All of the swans we have seen are white.  Therefore (“ergo” for you philosophers),
All swans are white.

As Hume points out, it only takes one counter-example, a black swan for instance, to invalidate the theory.  Hume concludes that, no matter how many repetitions there may be, we are not justified in extrapolating things we have experienced to things we have not experienced.  He further concludes that we are not even justified in arguing the probability of things we have not experienced based upon past experience.

On the other hand, George Santayana said, “Those who cannot remember the past are condemned to repeat it.” I have a counter-assertion, “Those who rely on the past are condemned to repeat it.

Let me repeat, I do not see any painless way out of our national debt problem.  It’s just that I am not so convinced that I am willing to go “all in” and sell everything to buy gold.

This blog post is not intended to make you, or me, comfortable with our national debt.  It’s not even intended to be a rationalization for investing in the same old things we have always invested in.  This is just an introspective look into why, counter to logic and reason, I don’t just sell everything and buy gold.

How about that, a blog post with no charts or graphs.

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Sunday, February 20th, 2011 Currencies, Gold 1 Comment

Worldwide Demand For Gold

Below is a chart I got from  It shows the demand for gold for the past three years.  It also shows the breakdown on what the gold is used for.

Worldwide Gold Demand

By weight, demand dipped in 2009 and in 2010 returned to the 2008 level.  However, when measured in dollars, demand grew slightly in 2009 and jumped substantially in 2010.

If you are interested in a little more detail, click on the link above.

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Thursday, February 17th, 2011 Gold Comments Off on Worldwide Demand For Gold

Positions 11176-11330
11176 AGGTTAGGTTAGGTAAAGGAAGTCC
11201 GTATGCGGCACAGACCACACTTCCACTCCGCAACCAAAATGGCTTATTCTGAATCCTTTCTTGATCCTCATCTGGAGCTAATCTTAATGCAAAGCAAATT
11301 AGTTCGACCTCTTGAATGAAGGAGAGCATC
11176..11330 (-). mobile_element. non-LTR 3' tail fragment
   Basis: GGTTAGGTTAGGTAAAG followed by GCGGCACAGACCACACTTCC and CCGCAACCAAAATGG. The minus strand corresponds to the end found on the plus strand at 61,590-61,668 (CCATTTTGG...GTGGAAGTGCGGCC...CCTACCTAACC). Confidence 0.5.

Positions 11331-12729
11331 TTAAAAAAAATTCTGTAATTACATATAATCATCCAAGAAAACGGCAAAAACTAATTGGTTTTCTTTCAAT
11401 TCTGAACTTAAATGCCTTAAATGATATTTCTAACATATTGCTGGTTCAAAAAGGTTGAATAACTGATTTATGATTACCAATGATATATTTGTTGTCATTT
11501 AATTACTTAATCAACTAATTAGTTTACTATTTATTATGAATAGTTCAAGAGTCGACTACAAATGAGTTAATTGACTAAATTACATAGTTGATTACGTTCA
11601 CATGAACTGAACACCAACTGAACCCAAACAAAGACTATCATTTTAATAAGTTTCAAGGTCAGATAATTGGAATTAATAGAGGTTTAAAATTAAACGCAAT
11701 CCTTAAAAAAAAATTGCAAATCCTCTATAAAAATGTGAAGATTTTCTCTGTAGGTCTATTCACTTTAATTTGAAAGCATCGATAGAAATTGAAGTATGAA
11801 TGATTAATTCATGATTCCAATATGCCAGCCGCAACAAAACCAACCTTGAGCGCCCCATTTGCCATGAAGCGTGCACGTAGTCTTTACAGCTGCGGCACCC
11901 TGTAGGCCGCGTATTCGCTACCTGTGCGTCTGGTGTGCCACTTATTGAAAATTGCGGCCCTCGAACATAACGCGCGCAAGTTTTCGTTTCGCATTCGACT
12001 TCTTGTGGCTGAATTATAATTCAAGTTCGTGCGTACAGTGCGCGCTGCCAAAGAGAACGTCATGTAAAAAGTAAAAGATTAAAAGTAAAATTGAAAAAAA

Our Jobless Recovery

Our current recession has officially “ended.” The government says that recovery has now begun. One area of the economy that has not begun recovery is employment. In all previous recessions since World War II, employment has recovered much more quickly.

Here are two charts from the blog, Calculated Risk.

The first chart shows how employment declined in the past eleven recessions.  The graphs are aligned at the peak of employment before recession and each vertical line represents one month.

Job Losses in Latest Recessions

The second chart shows this same data realigned at the date of maximum job losses.

Job Losses Aligned to Worst Month

Employment in the USA has fallen for more months and has bottomed at a lower level than in any prior recession.  Although employment is rising again, it is increasing much more slowly than in the past.  It will be many more months before we approach levels that we considered “normal” three years ago.

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Saturday, February 12th, 2011 Work 2 Comments

The Dismal State of US Employment

Here’s a link to a short and to-the-point article by Gregor Macdonald pointing out that we do not have a recovery in the US labor force:

Here is one of the two charts from that article showing Non-Farm Payrolls:

Non Farm Payrolls

We are still down by 8 million jobs from the peak in 2008.  For the economy just to maintain the status quo, we need to add at least 125,000 jobs every month.  We should have added about 4.6 million jobs on top of the 8 million jobs lost to be where we were at the peak of our economy in 2008.

Read the article; it’s interesting:

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Thursday, February 10th, 2011 Work 1 Comment

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I am not a registered financial advisor. I only offer opinions, and sometimes these opinions veer off at weird angles from conventional wisdom (That's probably why you are here). My advice is, "Don't take my advice." Read my sidelong glances at economic issues and form your own conclusions.